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Unformatted text preview: Clicker Question If If one gives an agent to minced muscle tissue that inhibits the enzyme that converts intermediate D to intermediate E in the biochemical pathway below, which which is the first intermediate whose concentration concentration will increase? A→B→C→D→E A) A B) B C) C D) D E) E Where Are We? I have discussed: – How nutrients and oxygen enter our blood, how the blood circulates throughout the body to bring nutrients and oxygen to each cell, and and how cells use the nutrients and oxygen to to make ATP that is used for energy and biosynthesis. Today I will discuss: – How the kidneys filter the blood, regulate the hydration of the body and produce a hormone that stimulates red blood cell formation in bone marrow. The Internal Milieu According to Claude Bernard, each cell is free to live live and respire in the the body because it is surrounded by an internal internal milieu that is in equilibrium with the blood. In In His Own Words… "The living body, though it has need need of the surrounding environment, is nevertheless relatively relatively independent of it. This independence which the organism has of its external environment, derives from the th fact fact that in the living being, the tissues are in fact withdrawn withdrawn from direct external influences and are protected protected by a veritable internal environment which is constituted, in particular, by the fluids fluids circulating in the body." Keeping the Internal Milieu Constant The internal milieu or internal or interstitial interstitial fluid is regulated is by the exchange of solutes with the blood in the capillaries. The small intestine small replenishes replenishes the nutrients necessary necessary for cellular respiration, biosynthesis and work that have been depleted from the blood and interstitial fluid. The lungs keep the keep oxygen/carbon oxygen/carbon dioxide composition of the blood and interstitial fluid constant. Keeping the Internal Milieu Constant ↑ Interstitial Fluid The kidneys (as well as the endocrine glands I kidneys will will discuss next time) help keep everything else else (e.g. water, acidity, osmolarity, Na+, water, osmolarity, K+, and glucose) in the interstitial fluid and blood plasma constant. constant. The kidneys The kidneys perform their function by filtering filtering the blood, re-absorbing the renecessary components from the urinary duct back to the blood, secreting wastes from the secreting blood into the urinary duct, and excreting the excreting the wastes as urine. 1 We Are What We Don’t Excrete According to Homer W. Smith, “in the last analysis, composition of the the plasma is determined not not by what the body ingests but by what the kidneys retain and what they excrete.” From Fish to Philosopher Man and His Gods Camels Have to Be Good at Conserving Water to Maintain a Hydrated Internal Milieu Homer W. Smith came to this conclusion in part from following circus camels while he was holding a pot so that that he could collect their urine in order to understand how these desert animals could excrete such concentrated urine and such little water. Structure of Kidney The Kidney’s Blood Supply Blood enters the kidney through arterioles that branch off from the renal artery. The renal artery enal branches branches off from the aorta. aorta The blood returns to the body through renal venules that lead to renal veins that lead to the vena vena cava. The renal arteriole elaborates into a net-like netstructure known as the glomerulus. glomerulus The The blood passing through the glomerulus is glomerulus under pressure. The pressure forces some of the fluid and solutes (excluding cells and proteins) out of the blood and into a tubule whose “opening” surrounds the glomerulus and is known as Bowman’s capsule. Bowman’s 2 The Filtrate The filtrate passes into the proximal proximal convoluted tubule, the loop of Henle loop and the distal convoluted convoluted tubule before it passes into the collecting duct, collecting through through the ureter and into the bladder bladder and urethra, from urethra which it is excreted. excreted The Blood The blood that does not pass out of the glomerulus continues through the renal arteriole and capillaries from from which additional wastes are secreted secreted into into the tubule and valuable constituents are re-absorbed into reinto the capillaries that capillaries that will eventually empty into the renal vein. The Nephron The functioning unit of the kidney, which includes the tubule and the associated blood vessels is known as the nephron nephron. Each Each kidney contains approximately 1 million nephrons that make up about 176 miles (80 176 km) of tubules that function in the cleansing and homeostatic regulation of the blood. The Function of the Kidneys Remove nitrogenous wastes (urea) that result from the breakdown of amino acids and nucleic acids Maintain the correct balance of glucose, salts (e.g. Na+ and K+) and water in the blood. Maintain the correct osmolarity so that cells do not shrink or lyse. Maintain the correct blood pH (H+ and HCO3-). and Maintain Maintain the correct blood volume and pressure. Secrete Secrete a hormone (EPO) that causes the bone marrow to synthesize red blood cells. The Formation of Urea The breakdown (deamination) of amino acids in the liver liver results in the formation of ammonia. ammonia Ammonia Ammonia is toxic and is converted converted in a cyclic cyclic reaction reaction in the liver to the less toxic urea. less urea The urea is filtered out of the blood by the kidneys kidneys and is excreted in the urine. urine The Urea Cycle of the Liver 3 The Urea Cycle was Hans Krebs’ First Cycle More Than 1000 Liters Blood /Day Pass Through the Kidneys The kidneys receive about 20-25% of 20the arterial blood that comes from the heart. If If the volume of blood pumped by the the heart is 75 ml/beat and the heart beats 70 beats/minute, then the heart pumps 7560 liters/day. If 22% of that blood goes to the kidneys to be filtered, then the kidneys pass about 1663 liters/day. The Numbers >1000 liters blood/day flow into the kidneys. Approximately 200 200 liters of fluid/day pass th bl out of the blood and into the the tubules. Luckily, about 198 198 liters of fluid/day is reabsorbed by the blood stream and we only eliminate about 2 liters liters a day as urine. The Inside of Thomas Jefferson’s Outhouse How How do we figure out how any organ (e.g. the kidney) works? According to Ernest Starling, “there are “there two main avenues of approach in the th attempt attempt to unravel the complicated processes which determine the function of any individual organ.” Two Approaches “…we “…we may study its reaction in the intact intact animal to comparatively small environmental changes— changes—a method of inestimable value, since it is one which may readily be applied to man” “…we may remove the organ and study its remove reaction under grossly artificial conditions.” 4 Every Technique Has Merits and Demerits “In the former case, we sacrifice simplicity and full control to a close approximation to normality normality in environment; environment; in the latter case, we sacrifice normality in environment in order to obtain greater simplicity and a higher degree of experimental control.” Every Technique Has Merits and Demerits When isolating organs, “…we attempt to dissociate the medley of influences which share in determining the normal function of the organ, and to relegate to of and each each its particular office in maintaining this normality…we attempt to associate these influences…in such a manner as to bring the isolated organ back to an environment and function comparable to the normal.” Picasso’s (1913) Woman in an Armchair • How do you keep an isolated kidney “alive”? An isolated organ needs plenty of oxygen oxygen for the oxidation of glucose. An An isolated organ needs plenty of chemical energy in the form of glucose, not only to glucose pe perform its function, but to maintain the but to cells and their membranes that perform the functions. Depending on how long an organ is isolated, it may need, in part, vitamins vitamins necessary to make the cofactors required for the burning of glucose, the amino amino acids required to make enzymes and the lipids lipids necessary to make the membranes. Attempts in Obtaining Isolated and Functional Kidneys Carl Ludwig (mid 1800s) perfused an isolated kidney with 3% gum, 1% NaCl. The kidney did nothing. Jacoby (1892) perfused an isolated kidney with with aerated blood and obtained a very slow slow urine flow. The urine contained a lot of protein, indicative of tissue breakdown. By adding amyl nitrite to dilate the amyl arteries through which the aerated blood was perfused, Pfaff (1903) was able to get isolated kidneys to produce 16 ml of urine in 15 minutes. Ernest Starling, the discoverer of secretin, and the person who coined the term “hormone” also worked on the kidney Ernest Starling (1924), taking into consideration the importance of convection convection, developed a fast moving aerated perfusion system that allowed an isolated kidney to produce over 30 ml of urine in 15 minutes, which was sufficient to begin to look for the localization of various functions in the tubules of the kidney. 5 Using an Isolated Kidney, Starling Discovered that Filtration Occurred at the Filtration Glomerulus He observed that the rate of urine rate formation directly depended on the blood blood pressure. He compared the concentration of protein, CO2, urea, NH3, NaCl and Na2SO4 in the blood serum and in the urine and found that the small molecules entered the small tubules and the large molecules (e.g. large protein) and cells remained in the remained blood. Starling Discovered that Filtration is a Passive Process He added cyanide, which inhibits the production of cyanide inhibits ATP ATP during cellular respiration, to the perfusion cellular solution in the renal artery. Then he compared the concentration of protein in the bl blood serum and the urine. After After short treatment times with cyanide, the urine still had no protein in it, indicating that filtration is a passive process passive process that does not require ATP. not require Protein Protein appeared in the urine after long treatment times because the kidney tissue itself began to break down. (ATP is necessary to maintain and rebuild the kidney). Filtration The epithelial layers of epithelial the glomerulus and of glomerulus Bowman’s Bowman’s capsule have pores, and are pores thus leaky. leaky The The pores are large large enough enough to pass water, salts, sugar, amino acids, vitamins, and nitrogenous wastes, such as urea. The pores are too small too to pass proteins and blood cells. Active Secretion from the Capillaries to the Tubules When the kidneys kidneys were perfused with cyanide cyanide, the amount of urea eliminated urea into into the urine decreased. decreased. Therefore urea in the urea capillaries must be actively actively secreted from the capillaries into the tubule in an ATPATP-dependent manner. Active Re-absorption from the Tubules to the Capillaries Summary of Kidney Function • Starling also found that the amount of NaCl eliminated into the urine increased after treatment with cyanide. • Therefore NaCl must be actively re-absorbed from the tubules and passed back to the capillaries in an ATP-dependant manner. Filtration Secretion ReRe-absorption Excretion 6 Determination of the Function of Specific Regions of the Tubule It is now possible to isolate a small region of the renal tubule, perfuse it with solutions solutions of various radioactive radioactive tracers and measure the properties of the transport proteins responsible for moving the radioactive solutes across the epithelium of the tubule. ReRe-absorption of Glucose at the Proximal Tubule The proximal tubule can transport up to 375 375 mg glucose/min out of the tubule. This is a high enough rate to re-absorb all reall the the glucose from the renal artery and send send it all back to the renal vein. But, But, this rate is not high enough to renot high reabsorb the high levels of glucose that occurs in the blood of diabetics. Thus diabetics diabetics end up with “sugary urine”, which is the literal meaning of diabetes diabetes mellitus. Diabetes and Sugary Flow The The glucose in the collecting ducts of diabetics pulls water into the collecting ducts by osmosis by osmosis. This This leads to the production of excess urine and the need to urinate frequently. It It also causes diabetics to get thirsty and they to need to drink more often. Transport at the Distal Tubule The distal tubule has membrane proteins distal that transport H+, K+ and ammonia (NH3) into the into the tubule so they will leave the blood and end up in the urine. The distal tubule also has membrane distal proteins that transport HCO3- out of the tubule so it can be re-absorbed and sent reback to the renal vein. The pH of the blood is maintained by balancing the transport of HCO3- out of HCO into the tubule and H+ into the tubule. 7 Concentration of Urine The concentration of salts in urine is three times greater than the concentration of salts in the blood. To To concentrate the urine, water could be pushed through the ld differentiallydifferentially-permeable membranes along the length of the tubule in a process known as reverse osmosis reverse but but the amount of pressure needed would lyse the membranes. How then is the urine concentrated? The The Countercurrent Hypothesis Werner Kuhn, a physical chemist who had experience in concentrating concentrating isotopes, isotopes, along with Bart Hargitay, had an Hargitay, idea how kidneys may concentrate urine using small and gentle pressures. The Loop of Henle Utilizes a Countercurrent Mechanism that Results in the Concentration of Urine A countercurrent mechanism countercurrent due to the oppositely-directled, oppositely-directled, low pressure-induced flows pressurethrough through the Loop of Henle Henle establishes a gradient in the osmotic pressure in the medulla. The osmotic pressure at the top of the gradient is isotonic with isotonic the blood plasma while the osmotic pressure at the bottom of the gradient is hypertonic. hypertonic The Loop of Henle Helps Concentrate the Urine by Setting Up an Osmotic Gradient The ascending loop of Henle is capable of actively pumping out NaCl. Since the ascending loop of Henle is NaCl. impermeable to water, water does not follow the NaCl out. The ascending fluid in this tubule, the interstitial ascending fluid of the medulla above and the distal convoluted tuble, tuble, which are in osmotic equilibrium, become become dil dilute. Since Since the descending loop of Henle is permeable to water but not to NaCl, the water leaves. The NaCl, descending descending fluid in the descending loop of Henle and the interstitial fluid of the medulla below, which are in osmotic equilibrium, become concentrated. become The countercurrent mechanism sets up an countercurrent sets increasing gradient of osmotic pressure in the medulla that is capable of pulling water out of the dilute pulling urine in the collecting ducts that pass through the medulla. Loop of Henle Animation The Collecting Duct Passes through the Medulla The dilute urine in the collecting ducts pass through the hypertonic medulla medulla. The high osmotic pressure in the medulla is capable of pulling pulling water out of the collecting ducts. 8 3Cs: Conservation, Concentration and Convenience In In this way the body conserves conserves water and concentrates concentrates the urine. Concentrating the urine, reduces the volume that needs to be excreted from about 200 liters to about 2 liters, which is a real convenience. convenience Using the Treasure House of Nature to Choose the Best Experimental System In the animal kingdom, the length of the Loop of Henle is correlated with the dryness dryness of the environment. Consequently, Consequently, many studies on kidney function are done with desert animals, including the Syrian hamster. Carl Carl Gottschalk, Who Provided Evidence for the Countercurrent Hypothesis by Sampling Kidney Fluids with a Micropipette had a Kidney-Shaped KidneyDesk Carl Gottschalk Showed that the Conventional Wisdom Was Not Correct When When asked by Carl Gottschalk, what he thought of the countercurrent hypothesis, Homer W. Smith (→), the titan of kidney the research research who believed that the fluid in the tubules got progressively concentrated, told him that “The smart boys don’t believe in it.” Carl Gottschalk worked in it anyways. Diuresis: Diuresis: The Production of Urine Urination, Micturition: Urination, Micturition: The Elimination of Urine Artists Often Recreate Biological Themes (Brussels, Belgium) Norway 9 In Tokyo In Prague The Balance Between Water Intake and Output Hormonal Control of Water Balance If the intake of water is inadequate, the osmotic osmotic pressure of the blood will rise above the normal 285 mOsm and the and the body will become dehydrated become dehydrated. Dehydration is sensed by the hypothalamus which stimulates the posterior pituitary gland to secrete antidiuretic antidiuretic hormone (ADH or vasopressin). Dehydrations Sweating Respiratory water In milliliters per day Hormonal Regulation of Water Balance Antidiuretic Hormone: A Decrease in the Production of Urine • Antidiuretic hormone (ADH) prevents the production of urine. • ADH stimulates the insertion of proteinaceous water channels known as aquaporins into the collecting duct of the kidney. • This helps water move more readily out of the collecting duct and back into the interstitial fluid and the blood plasma instead of becoming urine and entering the ureters. 10 Negative Feedback Control of Water Balance Prevents Cell Lysing The "Hold Your Wee for a Wii" Challenge If the blood gets too dilute, the plasma and interstitial dilute fluid becomes hypotonic and the cells are at risk of hypotonic and swelling swelling and lysing. lysing When When the blood gets too dilute, ADH release is ADH reduced and the water channels in the collecting water duct are removed by endocytosis. removed Then the water is not re-absorbed into the blood restream but instead becomes urine. In January 2007, after competing in a contest to win a In after Wii, Wii, 28 year old Jennifer Strange was found dead. Jennifer tried to drink the most water without having to go to the bathroom. Jennifer died from drinking two gallons of water too quickly without urinating. Jennifer Jennifer died from water intoxication because the water ADH ADH concentration could not be lowered, and/or water channels channels could not be removed from her collecting ducts, fast enough. The Body has Functional Redundancy or Double Insurance Aldosterone Increases the Retention of Water by Increasing the Re-absorption of NaCl ReAldosterone increases re-absorption of reNaCl into the renal venules. This causes venules. an increase in the osmotic flow of osmotic water water into the blood stream. The The increased increased volume of blood that results will cause an increase in the blood pressure. The The blood pressure may increase even more if angiotensin II, a angiotensin vasoconstrictor vasoconstrictor, is also released. Many of the needs of the body are met by more than one system. Ensuring that the body has the correct volume of fluid (cell water, interstitial fluid and blood) is accomplished by the regulation of water channels by ADH and the water ADH regulation of NaCl re-absorption by aldosterone. NaCl realdosterone The Merits and Demerits of Aldosterone During a prolonged “fight or prolonged flight” response, the adrenal adrenal glands secrete aldosterone. aldosterone Fortunately, the increased blood pressure pressure gives you the speed and and power you need to escape an attacking lion. Unfortunately, the higher the blood pressure, the greater the likelihood that a plaque will break off in an artery and result in a heart attack, stroke or pulmonary embolism. 11 Kidney Stones Form when the Concentrations of Salts in the Kidney Exceed their Ability to Stay in Solution and the Salts Crystallize Calcium stones form when the concentrations of calcium and oxalic acid in the kidney are too high. Struvite Struvite stones form when the concentrations of th magnesium magnesium and ammonia are too high. Uric acid stones form when the concentration of uric acid is too high. Cystine stones occur when the concentration of cystine is too high. Kidney Stones can be Visualized in the Body with X-Rays X- Kidney Stones can be Painful Stones may stay in the kidney or break loose. A small stone will travel through a ureter, the ureter bladder bladder and the urethra, urethra passing passing out of the body without causing much pain. A large stone can get stuck in the kidney, a ureter, the kidney ureter bladder bladder or the urethra. It urethra can block the flow of block urine and cause enormous enormous pain. 12 Kidney Stone Prevention Drink more fluids to keep salts soluble. Avoid foods that are high in the salts that caused the kidney stones. – Rhubarb is high in oxalic acid. – Meat is high in nitrogen that is a substrate to make uric acid Kidney Stone Treatments The kidneys connect to the ureters, which connect to the bladder. Double ureters occur in 1 out of 150 people. The bladder is drained via the urethra. Extracorporeal shock wave lithotripsy Ureteroscopic stone removal The Convenient Control of Urination When the bladder becomes full, stretch receptors in its wall stimulate the parasympathetic nerves which cause the smooth muscles that form the internal internal sphincter along the urethra to relax. The external The external sphincter, which is farther down the urethra and made of skeletal muscle, is under conscious control. This allows the convenience of the occasional release of stored urine where or when we choose instead of urinating with a continuous dribble. 13 The Composition of Urine The Color of Urine Urobilins are a class of chemicals that are derived from the th breakdown breakdown product of hemoglobin hemoglobin. They give urine its yellowish color. The Smell of Urine About forty percent of the population has the allele that codes for an enzyme that produces either that produces either methyl mercaptan from methionine or asparagine-aminosuccinic-acid monoamide from the asparagine found in asparagus. Yellow Energy Ki Bang Lee designed a urine-powered micro urinebattery battery that can be used used to power disposable urine tests for diabetes and other diseases. http://www.msnbc.msn.com/id/8973626/ Dialysis Small molecules like urea are removed from the blood because they are free to diffuse diffuse between between the blood and the bath fluid in the dialysis machine that contains the ideal mixture of salts and nutrients. Large molecules (e.g., plasma proteins) and cells remain confined to the blood. What happens when your kidneys can no longer filter your blood? can no longer filter your blood? 14 Kidney Transplants Since a person only needs one working kidney, kidney transplants can come from living or dead donors. Are Are you an organ donor? Check the back back of your driver’s license. Dr Joseph Murray (1990) of the Peter Bent Brigham Hospital in Boston won the Nobel Prize for working out the immunosuppressant techniques necessary for successful transplants between immunologically immunologically different people. Selling Kidneys This man could buy a car with th t he $10,000 $10,000 he got for selling one of his kidneys. Newsweek 1/19/09 The Global Kidney Economy The Global Kidney Economy Pakastani Kidney Tourist Trade One Kidney Island in the Phillipines Donating Priceless Kidneys The Kidneys Also Regulate Red Blood Cell Production Erythropoietin (EPO) is a peptide hormone hormone produced by the kidneys and secreted into the blood blood stream in response to to lowered oxygen levels. Erythropoietin stimulates the bone marrow to bone make more oxygenoxygencarrying red blood cells. red A low red blood cell count results in anemia and low anemia endurance. donatelifeny.org www.health.state.ny.us alliancefordonation.org 15 GeneticallyGenetically-engineered human erythropoietin is used to help people with chronic kidney disease fight anemia that results from too few red blood cells. Endurance Athletes: Live High-Train HighLow Procrit Epogen Living where the “air is thin” for 4 weeks causes one to produce more erythropoietin. erythropoietin The additional red blood cells then gives an red endurance athlete a 2-3% advantage. 2- Increase Increase Your Erythropoietin Concentration While You Sleep If If you cannot go to the mountain, the mountain can come come to you in the form of a low oxygen (hypoxic) chamber in which you can sleep. Hypoxico But, does Every Individual Have the Right to Have a High Level of Erythropoietin? Does a person with damaged kidneys have the right? Do the parents of a particular embryo, created by in vitro fertilization, which in upon testing shows that it is likely to express low levels of erythropoietin and destined to be anemic have the right to request that the embryo be transformed with erythropoietin genes? Does an endurance athlete have the right to inject himself/herself with EPO to increase his/her endurance? Cheating (and Testing) in Sports From Fish to Philosopher: Homer W. Smith “No less than his lowly predecessors, he continues in the search of the free and independent life, for it is in the nature of all life to move into that equilibrium where the the totality of desire is balanced against the the totality of restraint. But because he is the highest vertebrate he can do what no other vertebrate can do: when, out of whatever desire and knowledge may be his, he makes a choice, he can say ‘I will…’ And knowing how and why he says ‘I will” he comes into his own as a philosopher.” Blood doping at the 2007 Tour de France Cheats inject EPO, which increases the oxygenoxygencarrying capacity of the blood. Athletes are now screened and tested for EPO. 16 In Part, Our Freedom Depends on Our Kidneys Working Hard to Ensure the Constancy of Our Internal Milieu Have You Thanked Your Kidneys Today? Today? 17 ...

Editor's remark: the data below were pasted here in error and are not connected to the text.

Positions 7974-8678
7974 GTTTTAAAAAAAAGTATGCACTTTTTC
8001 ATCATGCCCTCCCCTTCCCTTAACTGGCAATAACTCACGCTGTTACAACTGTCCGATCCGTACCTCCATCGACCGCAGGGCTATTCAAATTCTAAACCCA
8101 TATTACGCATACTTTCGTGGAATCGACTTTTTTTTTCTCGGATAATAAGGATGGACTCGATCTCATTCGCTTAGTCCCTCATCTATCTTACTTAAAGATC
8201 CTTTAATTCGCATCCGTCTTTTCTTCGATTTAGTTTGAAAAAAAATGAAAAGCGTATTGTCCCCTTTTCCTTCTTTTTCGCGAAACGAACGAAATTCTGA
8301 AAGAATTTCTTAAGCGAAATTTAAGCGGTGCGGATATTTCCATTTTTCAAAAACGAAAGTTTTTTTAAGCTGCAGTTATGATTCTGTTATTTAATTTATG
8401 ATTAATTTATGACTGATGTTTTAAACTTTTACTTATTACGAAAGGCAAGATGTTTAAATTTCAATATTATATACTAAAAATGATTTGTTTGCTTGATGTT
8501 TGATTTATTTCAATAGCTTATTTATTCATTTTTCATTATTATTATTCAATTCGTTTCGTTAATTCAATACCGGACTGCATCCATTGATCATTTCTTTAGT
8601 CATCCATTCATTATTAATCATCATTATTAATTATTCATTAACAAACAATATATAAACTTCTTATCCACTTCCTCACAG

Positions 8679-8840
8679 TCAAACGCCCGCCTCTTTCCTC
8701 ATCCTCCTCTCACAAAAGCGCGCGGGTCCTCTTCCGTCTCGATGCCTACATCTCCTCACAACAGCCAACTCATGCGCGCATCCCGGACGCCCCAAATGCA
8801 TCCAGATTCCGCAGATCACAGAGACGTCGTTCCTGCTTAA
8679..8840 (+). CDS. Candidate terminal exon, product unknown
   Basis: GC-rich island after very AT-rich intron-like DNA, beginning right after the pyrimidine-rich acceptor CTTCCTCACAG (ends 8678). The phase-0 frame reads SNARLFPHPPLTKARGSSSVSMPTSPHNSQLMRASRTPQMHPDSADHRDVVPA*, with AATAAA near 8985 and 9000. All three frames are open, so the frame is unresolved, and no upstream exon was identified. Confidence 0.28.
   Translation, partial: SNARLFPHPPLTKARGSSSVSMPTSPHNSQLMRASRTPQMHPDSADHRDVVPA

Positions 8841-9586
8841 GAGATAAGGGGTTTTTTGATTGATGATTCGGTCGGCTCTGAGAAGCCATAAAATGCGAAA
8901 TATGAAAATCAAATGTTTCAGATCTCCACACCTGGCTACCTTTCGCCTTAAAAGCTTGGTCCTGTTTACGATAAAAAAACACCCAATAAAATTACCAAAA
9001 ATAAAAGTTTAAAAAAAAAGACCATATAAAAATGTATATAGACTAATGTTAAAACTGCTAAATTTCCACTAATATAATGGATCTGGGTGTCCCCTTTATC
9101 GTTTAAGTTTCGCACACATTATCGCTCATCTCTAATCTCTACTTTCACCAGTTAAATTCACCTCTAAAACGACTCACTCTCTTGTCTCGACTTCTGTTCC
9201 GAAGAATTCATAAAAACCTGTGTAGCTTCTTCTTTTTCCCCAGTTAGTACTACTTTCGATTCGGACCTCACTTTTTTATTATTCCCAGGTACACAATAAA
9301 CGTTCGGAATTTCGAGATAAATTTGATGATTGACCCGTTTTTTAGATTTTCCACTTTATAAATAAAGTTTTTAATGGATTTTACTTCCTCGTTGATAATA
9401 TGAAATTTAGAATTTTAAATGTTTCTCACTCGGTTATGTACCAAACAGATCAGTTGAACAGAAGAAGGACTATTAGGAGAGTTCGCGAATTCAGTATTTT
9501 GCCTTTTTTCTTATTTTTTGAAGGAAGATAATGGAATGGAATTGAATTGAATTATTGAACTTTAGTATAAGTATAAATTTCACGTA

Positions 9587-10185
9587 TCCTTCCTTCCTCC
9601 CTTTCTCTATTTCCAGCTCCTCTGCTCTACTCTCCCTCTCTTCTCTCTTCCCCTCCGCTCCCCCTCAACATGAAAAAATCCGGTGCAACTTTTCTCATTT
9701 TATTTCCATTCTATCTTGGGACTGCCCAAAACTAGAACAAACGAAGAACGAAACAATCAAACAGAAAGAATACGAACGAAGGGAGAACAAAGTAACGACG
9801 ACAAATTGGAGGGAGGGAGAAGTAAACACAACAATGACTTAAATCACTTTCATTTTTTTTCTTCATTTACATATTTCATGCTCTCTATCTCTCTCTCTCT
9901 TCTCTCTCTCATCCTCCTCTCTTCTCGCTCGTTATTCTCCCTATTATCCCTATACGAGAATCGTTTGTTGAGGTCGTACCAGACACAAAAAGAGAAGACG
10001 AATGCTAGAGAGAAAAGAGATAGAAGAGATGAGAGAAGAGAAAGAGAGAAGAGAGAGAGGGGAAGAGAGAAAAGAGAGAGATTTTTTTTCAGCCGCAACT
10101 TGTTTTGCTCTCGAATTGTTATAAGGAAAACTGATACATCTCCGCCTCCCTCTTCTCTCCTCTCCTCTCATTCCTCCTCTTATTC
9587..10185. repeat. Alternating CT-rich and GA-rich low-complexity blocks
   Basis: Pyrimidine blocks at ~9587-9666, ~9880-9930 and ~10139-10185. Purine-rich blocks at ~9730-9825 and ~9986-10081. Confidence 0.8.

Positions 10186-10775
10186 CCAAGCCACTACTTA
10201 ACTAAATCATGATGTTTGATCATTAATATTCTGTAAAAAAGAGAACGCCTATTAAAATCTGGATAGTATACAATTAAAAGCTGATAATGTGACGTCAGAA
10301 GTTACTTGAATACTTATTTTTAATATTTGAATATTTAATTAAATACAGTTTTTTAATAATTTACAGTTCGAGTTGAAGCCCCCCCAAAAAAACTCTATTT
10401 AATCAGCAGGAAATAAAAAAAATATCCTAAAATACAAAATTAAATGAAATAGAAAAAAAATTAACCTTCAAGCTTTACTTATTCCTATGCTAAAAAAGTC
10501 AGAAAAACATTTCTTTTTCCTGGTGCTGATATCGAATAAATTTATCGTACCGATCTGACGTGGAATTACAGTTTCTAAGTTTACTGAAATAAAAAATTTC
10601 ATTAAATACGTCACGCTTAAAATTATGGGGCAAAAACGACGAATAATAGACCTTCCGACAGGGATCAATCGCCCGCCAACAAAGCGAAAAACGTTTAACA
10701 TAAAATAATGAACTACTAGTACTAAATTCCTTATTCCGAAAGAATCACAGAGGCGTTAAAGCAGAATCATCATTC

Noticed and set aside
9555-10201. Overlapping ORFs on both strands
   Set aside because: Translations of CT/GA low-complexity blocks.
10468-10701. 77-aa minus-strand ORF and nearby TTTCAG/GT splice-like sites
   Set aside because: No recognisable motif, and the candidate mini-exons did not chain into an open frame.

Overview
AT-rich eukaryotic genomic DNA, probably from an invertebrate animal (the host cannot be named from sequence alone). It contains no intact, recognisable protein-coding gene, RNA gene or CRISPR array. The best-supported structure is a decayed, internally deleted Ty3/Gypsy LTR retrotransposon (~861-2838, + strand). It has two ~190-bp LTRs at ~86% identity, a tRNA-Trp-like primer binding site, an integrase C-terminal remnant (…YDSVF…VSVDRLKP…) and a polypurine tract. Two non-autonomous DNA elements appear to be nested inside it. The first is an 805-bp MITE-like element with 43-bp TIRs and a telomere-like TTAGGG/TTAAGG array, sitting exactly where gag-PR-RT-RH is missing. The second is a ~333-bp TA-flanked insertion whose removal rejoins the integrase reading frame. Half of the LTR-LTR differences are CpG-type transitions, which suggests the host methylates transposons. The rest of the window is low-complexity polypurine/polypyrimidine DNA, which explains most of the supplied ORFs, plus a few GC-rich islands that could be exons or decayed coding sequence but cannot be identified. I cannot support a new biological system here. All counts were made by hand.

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This document was uploaded on 11/09/2010.